College offers a world of opportunities, but trying to keep up with your grades, participate in extracurricular activities, and maintain a healthy social life is overwhelming. You want to make sure you don’t overschedule yourself; doing so can lead to burnout, fatigue, and more serious health issues. Here are some tips on how to prevent overscheduling yourself while in college.
Setting priorities — for both academic and non-academic commitments — will help you tremendously. You’ll want to have an academic plan that outlines what courses you need to take. Before each semester, make sure to review your academic plan so that you schedule your classes appropriately. This is especially important if you choose to work part time or participate in extracurricular activities.
Next, you’ll want to review your non-academic commitments or other areas of your life that you value such as family, personal finances, and free time. Once you’ve considered your non-academic responsibilities, set priorities for them and compare them with your academic responsibilities. Now, set realistic priorities that allow you to focus on the most important aspects of your life. Make sure you’ve left yourself some downtime. Remember that if you have to squeeze something into your schedule, you need to either remove that task or rearrange your priorities.
Keep a Calendar
Try using a physical calendar like a planner to maintain your schedule. Using a physical calendar might sound pre-historic to most millennials, but think about using something visual that outlines your life laid out in front of you. You can see what you have to do on Monday and Friday all in one view. With a physical calendar, you can also write notes or reminders in the margins, which you can’t do with calendar applications on smartphones and other electronic devices.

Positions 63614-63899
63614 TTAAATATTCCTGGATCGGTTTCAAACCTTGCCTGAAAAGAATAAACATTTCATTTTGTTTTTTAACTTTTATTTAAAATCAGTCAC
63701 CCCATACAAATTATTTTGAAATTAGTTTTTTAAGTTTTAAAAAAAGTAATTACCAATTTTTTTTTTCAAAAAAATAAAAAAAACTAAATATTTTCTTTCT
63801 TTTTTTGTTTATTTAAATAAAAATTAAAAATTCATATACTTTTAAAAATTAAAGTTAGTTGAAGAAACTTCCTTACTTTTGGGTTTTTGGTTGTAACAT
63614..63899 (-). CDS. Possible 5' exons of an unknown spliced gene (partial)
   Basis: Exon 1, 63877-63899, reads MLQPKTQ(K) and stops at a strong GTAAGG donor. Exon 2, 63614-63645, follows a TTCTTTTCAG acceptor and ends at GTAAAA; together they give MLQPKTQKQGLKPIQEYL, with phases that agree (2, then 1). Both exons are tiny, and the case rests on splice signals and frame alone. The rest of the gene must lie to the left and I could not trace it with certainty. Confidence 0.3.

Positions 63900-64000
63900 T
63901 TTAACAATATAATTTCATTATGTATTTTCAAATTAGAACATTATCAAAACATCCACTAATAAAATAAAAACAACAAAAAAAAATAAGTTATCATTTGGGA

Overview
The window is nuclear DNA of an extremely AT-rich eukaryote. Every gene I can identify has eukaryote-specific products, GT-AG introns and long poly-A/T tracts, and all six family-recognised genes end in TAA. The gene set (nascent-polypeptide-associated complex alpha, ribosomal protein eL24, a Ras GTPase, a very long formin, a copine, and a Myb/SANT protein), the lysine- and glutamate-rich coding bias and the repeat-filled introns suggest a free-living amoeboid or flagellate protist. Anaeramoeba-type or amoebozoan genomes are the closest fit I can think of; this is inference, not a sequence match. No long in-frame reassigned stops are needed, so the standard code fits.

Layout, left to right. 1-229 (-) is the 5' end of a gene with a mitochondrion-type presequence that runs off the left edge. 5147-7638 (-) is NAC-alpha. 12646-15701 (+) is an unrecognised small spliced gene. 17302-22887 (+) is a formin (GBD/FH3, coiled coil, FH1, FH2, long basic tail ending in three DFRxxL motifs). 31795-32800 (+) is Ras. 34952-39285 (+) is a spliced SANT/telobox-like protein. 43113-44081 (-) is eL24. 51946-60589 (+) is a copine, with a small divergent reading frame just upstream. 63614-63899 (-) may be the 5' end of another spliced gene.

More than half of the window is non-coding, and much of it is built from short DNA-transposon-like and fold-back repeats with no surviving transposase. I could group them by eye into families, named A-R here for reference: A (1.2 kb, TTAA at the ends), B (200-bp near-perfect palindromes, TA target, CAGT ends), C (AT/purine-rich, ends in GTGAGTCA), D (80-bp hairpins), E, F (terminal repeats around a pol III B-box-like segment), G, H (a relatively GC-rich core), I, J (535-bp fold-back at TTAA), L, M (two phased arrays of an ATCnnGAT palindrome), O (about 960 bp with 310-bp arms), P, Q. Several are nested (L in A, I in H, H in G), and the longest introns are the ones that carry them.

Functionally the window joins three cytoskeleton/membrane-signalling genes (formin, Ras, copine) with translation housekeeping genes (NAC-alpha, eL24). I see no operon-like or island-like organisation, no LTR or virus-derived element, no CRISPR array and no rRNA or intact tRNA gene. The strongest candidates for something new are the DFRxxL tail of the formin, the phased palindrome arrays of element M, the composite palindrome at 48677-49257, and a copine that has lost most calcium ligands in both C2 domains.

If you thought you were a master at multitasking while in high school, then college will test those skills. In fact, multitasking will help you survive while in college. However, multitasking requires practice, and certain activities are easier to balance than others. For example, if you ride the bus or train around campus, you can open up your notebook and study your notes during your commute. Texting during class, on the other hand, isn’t such a great idea because it interferes with your learning.
Schedule Some Downtime
When setting priorities and creating your calendar, be sure you schedule some downtime. Set aside a block of time on your calendar that is just for you, and don’t alter it under any circumstances. You’ll eventually become an expert at telling people no when they ask you to do something else. You can spend this time alone or enjoy a night on the town with friends.
Every college student has felt stressed out for many reasons, but you can avoid stress from overscheduling. College is a busy time, but setting priorities and filling your calendar wisely is going to reduce stress levels. So, leave yourself time for mental breaks; your physical and mental health will thank you.